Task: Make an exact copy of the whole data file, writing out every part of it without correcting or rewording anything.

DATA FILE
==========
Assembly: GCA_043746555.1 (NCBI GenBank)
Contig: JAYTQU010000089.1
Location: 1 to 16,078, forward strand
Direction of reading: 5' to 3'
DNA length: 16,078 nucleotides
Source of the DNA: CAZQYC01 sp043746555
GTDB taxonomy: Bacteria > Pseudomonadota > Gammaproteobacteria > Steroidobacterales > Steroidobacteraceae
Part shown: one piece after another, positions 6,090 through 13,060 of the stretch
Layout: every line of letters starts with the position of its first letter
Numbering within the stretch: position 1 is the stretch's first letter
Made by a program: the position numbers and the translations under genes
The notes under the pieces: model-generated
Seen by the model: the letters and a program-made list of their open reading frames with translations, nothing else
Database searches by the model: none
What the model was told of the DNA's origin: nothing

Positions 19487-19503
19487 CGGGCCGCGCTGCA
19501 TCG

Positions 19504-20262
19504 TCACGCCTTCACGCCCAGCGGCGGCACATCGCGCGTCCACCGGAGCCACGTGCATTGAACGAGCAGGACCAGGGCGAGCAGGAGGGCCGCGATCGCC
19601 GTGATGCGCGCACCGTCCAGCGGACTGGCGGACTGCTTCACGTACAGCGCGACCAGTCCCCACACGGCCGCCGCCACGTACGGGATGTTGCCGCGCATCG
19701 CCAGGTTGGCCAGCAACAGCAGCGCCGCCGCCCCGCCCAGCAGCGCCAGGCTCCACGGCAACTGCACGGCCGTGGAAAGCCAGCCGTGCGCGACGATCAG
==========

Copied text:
Assembly: GCA_043746555.1 (NCBI GenBank)
Contig: JAYTQU010000089.1
Location: 1 to 16,078, forward strand
Direction of reading: 5' to 3'
DNA length: 16,078 nucleotides
Source of the DNA: CAZQYC01 sp043746555
GTDB taxonomy: Bacteria > Pseudomonadota > Gammaproteobacteria > Steroidobacterales > Steroidobacteraceae
Part shown: one piece after another, positions 6,090 through 13,060 of the stretch
Layout: every line of letters starts with the position of its first letter
Numbering within the stretch: position 1 is the stretch's first letter
Made by a program: the position numbers and the translations under genes
The notes under the pieces: model-generated
Seen by the model: the letters and a program-made list of their open reading frames with translations, nothing else
Database searches by the model: none
What the model was told of the DNA's origin: nothing

Positions 19487-19503
19487 CGGGCCGCGCTGCA
19501 TCG

Positions 19504-20262
19504 TCACGCCTTCACGCCCAGCGGCGGCACATCGCGCGTCCACCGGAGCCACGTGCATTGAACGAGCAGGACCAGGGCGAGCAGGAGGGCCGCGATCGCC
19601 GTGATGCGCGCACCGTCCAGCGGACTGGCGGACTGCTTCACGTACAGCGCGACCAGTCCCCACACGGCCGCCGCCACGTACGGGATGTTGCCGCGCATCG
19701 CCAGGTTGGCCAGCAACAGCAGCGCCGCCGCCCCGCCCAGCAGCGCCAGGCTCCACGGCAACTGCACGGCCGTGGAAAGCCAGCCGTGCGCGACGATCAG